The five main Stormont parties have held roundtable talks with the British and Irish governments amid the crisis in the health sector.
They discussed efforts to restore power-sharing and a health summit to be convened on Thursday.
On Tuesday night, party leaders asked the secretary of state to take control of the issue.
However, Julian Smith insisted it is a devolved matter.
Representatives from the Stormont parties met Mr Smith and tánaiste (Irish deputy PM) Simon Coveney on Wednesday afternoon.
Speaking after the meeting, which also covered an Irish Language Act and the Petition of Concern, DUP MLA Edwin Poots said there was an “existing goodwill” from the parties involved in talks to restore power sharing, and that the issues could in theory be dealt with in the next few weeks.
“Let us build on that goodwill. The differences are on the margins, the key issue for us is health,” he said.
The former health minister added that he believed Julian Smith was right not to intervene in the pay dispute, arguing it was ultimately a Stormont problem and one the parties should resolve themselves.
He also said he did not detect, on Sinn Féin’s part, that they were willing to go back into the executive now to resolve health, and deal with the other issues in a parallel talks process.
In a statement, Sinn Féin vice president Michelle O’Neill accused Mr Smith of “exploiting the suffering of patients as political leverage in the talks”.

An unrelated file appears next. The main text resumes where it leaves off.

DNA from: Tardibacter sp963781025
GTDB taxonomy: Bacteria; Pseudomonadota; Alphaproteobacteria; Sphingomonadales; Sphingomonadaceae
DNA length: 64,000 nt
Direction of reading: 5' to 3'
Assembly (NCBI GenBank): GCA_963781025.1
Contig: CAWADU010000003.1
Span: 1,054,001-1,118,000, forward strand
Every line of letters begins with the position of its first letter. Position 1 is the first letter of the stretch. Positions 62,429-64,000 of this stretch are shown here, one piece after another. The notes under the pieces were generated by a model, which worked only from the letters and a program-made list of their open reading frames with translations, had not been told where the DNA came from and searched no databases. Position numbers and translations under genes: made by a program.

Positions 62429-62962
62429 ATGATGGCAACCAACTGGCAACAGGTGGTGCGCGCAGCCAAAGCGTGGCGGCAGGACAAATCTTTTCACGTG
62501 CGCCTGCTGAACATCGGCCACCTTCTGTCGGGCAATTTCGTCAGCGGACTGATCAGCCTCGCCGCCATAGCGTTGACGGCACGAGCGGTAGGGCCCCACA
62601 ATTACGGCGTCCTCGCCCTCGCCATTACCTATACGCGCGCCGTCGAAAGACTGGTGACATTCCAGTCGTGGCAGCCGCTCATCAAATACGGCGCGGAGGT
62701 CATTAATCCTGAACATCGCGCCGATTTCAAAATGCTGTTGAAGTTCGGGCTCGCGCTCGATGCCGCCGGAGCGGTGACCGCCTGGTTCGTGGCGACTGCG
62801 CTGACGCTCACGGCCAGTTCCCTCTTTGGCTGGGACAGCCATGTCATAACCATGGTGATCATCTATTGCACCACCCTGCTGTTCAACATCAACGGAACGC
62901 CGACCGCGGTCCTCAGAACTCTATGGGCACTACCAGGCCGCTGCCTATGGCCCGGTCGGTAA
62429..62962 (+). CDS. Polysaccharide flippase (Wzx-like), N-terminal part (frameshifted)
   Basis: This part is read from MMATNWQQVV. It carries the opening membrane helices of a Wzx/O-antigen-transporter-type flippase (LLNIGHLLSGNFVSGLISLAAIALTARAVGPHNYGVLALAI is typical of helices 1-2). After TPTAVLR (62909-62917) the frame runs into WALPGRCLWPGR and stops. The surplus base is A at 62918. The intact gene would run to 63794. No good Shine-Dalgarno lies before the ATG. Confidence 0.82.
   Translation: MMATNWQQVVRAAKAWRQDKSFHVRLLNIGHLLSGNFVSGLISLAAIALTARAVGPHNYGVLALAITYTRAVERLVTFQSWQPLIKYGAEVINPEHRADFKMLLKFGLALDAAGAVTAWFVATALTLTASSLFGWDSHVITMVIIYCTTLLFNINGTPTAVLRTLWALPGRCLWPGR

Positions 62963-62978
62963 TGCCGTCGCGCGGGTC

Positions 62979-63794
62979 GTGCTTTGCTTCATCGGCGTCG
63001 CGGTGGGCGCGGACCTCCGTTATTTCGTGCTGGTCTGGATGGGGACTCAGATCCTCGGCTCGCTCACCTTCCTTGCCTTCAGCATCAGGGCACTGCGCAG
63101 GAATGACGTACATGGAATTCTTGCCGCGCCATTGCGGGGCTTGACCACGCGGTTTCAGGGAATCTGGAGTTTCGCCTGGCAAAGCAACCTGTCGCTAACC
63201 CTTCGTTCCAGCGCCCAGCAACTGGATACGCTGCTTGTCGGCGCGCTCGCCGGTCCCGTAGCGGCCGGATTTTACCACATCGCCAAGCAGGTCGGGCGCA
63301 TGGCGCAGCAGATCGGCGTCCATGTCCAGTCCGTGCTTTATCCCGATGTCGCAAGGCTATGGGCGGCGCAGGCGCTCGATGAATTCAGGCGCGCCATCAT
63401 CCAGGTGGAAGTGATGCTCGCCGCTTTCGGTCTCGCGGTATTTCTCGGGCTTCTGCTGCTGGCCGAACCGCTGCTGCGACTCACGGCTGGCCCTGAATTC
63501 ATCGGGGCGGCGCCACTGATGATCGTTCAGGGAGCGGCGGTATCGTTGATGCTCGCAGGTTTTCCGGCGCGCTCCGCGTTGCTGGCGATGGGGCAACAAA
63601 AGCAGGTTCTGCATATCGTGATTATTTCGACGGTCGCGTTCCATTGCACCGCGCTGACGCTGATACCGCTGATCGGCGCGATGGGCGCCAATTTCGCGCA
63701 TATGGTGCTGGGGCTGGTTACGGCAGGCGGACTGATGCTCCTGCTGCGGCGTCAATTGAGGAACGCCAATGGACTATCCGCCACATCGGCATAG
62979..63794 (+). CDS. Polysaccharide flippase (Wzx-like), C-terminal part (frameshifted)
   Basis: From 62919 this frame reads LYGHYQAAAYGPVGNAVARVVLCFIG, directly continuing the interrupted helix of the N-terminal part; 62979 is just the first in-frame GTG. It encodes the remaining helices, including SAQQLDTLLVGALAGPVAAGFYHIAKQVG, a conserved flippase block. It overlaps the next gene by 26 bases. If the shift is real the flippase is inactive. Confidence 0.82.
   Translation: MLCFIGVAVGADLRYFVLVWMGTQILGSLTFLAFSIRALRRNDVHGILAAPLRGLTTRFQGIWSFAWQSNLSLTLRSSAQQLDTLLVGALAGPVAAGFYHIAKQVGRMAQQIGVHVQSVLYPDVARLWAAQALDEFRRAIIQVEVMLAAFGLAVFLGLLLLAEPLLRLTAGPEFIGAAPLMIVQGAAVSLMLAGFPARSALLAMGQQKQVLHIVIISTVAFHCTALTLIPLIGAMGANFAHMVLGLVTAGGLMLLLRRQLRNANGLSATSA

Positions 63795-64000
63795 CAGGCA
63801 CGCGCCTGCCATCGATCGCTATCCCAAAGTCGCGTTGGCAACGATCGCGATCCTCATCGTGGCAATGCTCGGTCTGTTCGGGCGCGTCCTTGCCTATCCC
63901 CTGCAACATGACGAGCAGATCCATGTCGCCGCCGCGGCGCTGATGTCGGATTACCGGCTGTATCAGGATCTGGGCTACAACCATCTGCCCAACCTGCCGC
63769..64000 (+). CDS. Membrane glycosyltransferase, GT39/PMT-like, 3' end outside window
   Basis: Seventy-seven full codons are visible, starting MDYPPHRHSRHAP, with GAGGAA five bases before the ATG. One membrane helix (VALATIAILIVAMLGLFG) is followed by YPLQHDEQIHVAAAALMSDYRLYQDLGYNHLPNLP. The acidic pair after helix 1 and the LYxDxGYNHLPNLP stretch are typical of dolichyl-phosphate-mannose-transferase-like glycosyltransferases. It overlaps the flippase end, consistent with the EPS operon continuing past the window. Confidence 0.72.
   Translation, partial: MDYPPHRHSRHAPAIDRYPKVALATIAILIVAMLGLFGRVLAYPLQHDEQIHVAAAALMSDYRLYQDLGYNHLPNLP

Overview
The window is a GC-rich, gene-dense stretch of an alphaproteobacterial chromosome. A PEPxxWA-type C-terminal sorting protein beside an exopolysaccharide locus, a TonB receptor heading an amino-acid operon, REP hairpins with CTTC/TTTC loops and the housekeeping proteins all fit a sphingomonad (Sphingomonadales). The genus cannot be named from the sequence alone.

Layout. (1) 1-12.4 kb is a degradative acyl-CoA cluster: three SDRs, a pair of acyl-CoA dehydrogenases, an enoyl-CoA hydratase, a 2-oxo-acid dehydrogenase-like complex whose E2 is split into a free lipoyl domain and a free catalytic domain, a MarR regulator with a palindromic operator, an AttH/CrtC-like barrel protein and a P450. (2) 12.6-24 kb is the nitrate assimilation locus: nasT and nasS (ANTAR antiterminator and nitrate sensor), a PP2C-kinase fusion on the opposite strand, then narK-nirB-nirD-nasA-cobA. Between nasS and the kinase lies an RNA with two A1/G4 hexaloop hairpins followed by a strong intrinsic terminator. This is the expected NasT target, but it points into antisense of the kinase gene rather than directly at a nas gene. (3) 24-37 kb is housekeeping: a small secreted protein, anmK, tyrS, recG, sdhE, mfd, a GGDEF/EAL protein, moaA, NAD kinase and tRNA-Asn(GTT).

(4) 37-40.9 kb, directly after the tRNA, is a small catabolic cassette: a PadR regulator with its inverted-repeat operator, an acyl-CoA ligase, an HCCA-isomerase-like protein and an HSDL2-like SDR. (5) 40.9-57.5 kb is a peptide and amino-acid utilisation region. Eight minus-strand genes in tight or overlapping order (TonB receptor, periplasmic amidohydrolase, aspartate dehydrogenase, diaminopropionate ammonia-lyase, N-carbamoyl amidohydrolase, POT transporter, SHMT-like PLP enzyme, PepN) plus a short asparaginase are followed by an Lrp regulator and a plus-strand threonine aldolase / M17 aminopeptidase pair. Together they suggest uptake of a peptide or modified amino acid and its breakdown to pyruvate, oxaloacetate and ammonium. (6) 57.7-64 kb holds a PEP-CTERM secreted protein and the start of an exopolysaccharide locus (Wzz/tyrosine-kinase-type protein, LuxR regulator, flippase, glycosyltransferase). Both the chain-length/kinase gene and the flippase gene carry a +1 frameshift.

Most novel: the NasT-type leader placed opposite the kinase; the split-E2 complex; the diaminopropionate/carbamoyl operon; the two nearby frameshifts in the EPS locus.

Mrs O’Neill said the secretary of state was refusing to resolve the dispute “in order to exert pressure on party leaders”.
“I told him he could and should immediately resolve the pay issue,” she said.
“A solution is available which would end the dispute, but the British secretary of state is holding back on this in a cynical attempt to pressurise the political parties.”
Tweeting after the meeting Mr Smith said he was “deeply concerned by the health crisis” and that the Stormont parties must address it as an “immediate priority”.
Ulster Unionist leader Steve Aiken said parties had told the secretary of state they were “disappointed” he had chosen not to back them on their call for him to intervene directly and resolve pay parity.
On the restoration of the assembly, Mr Aiken said the political parties needed to do a deal “for the sake of our health workers and public service workers”.
“We do need to get an agreement and we do need to move on,” he said.
“It’s taken three years to get to this point. The political leadership of this country needs to sit down and take responsibility.”
The BBC understands the health summit will aim to ensure that if devolved government is restored, it will be able to resolve the healthcare issues.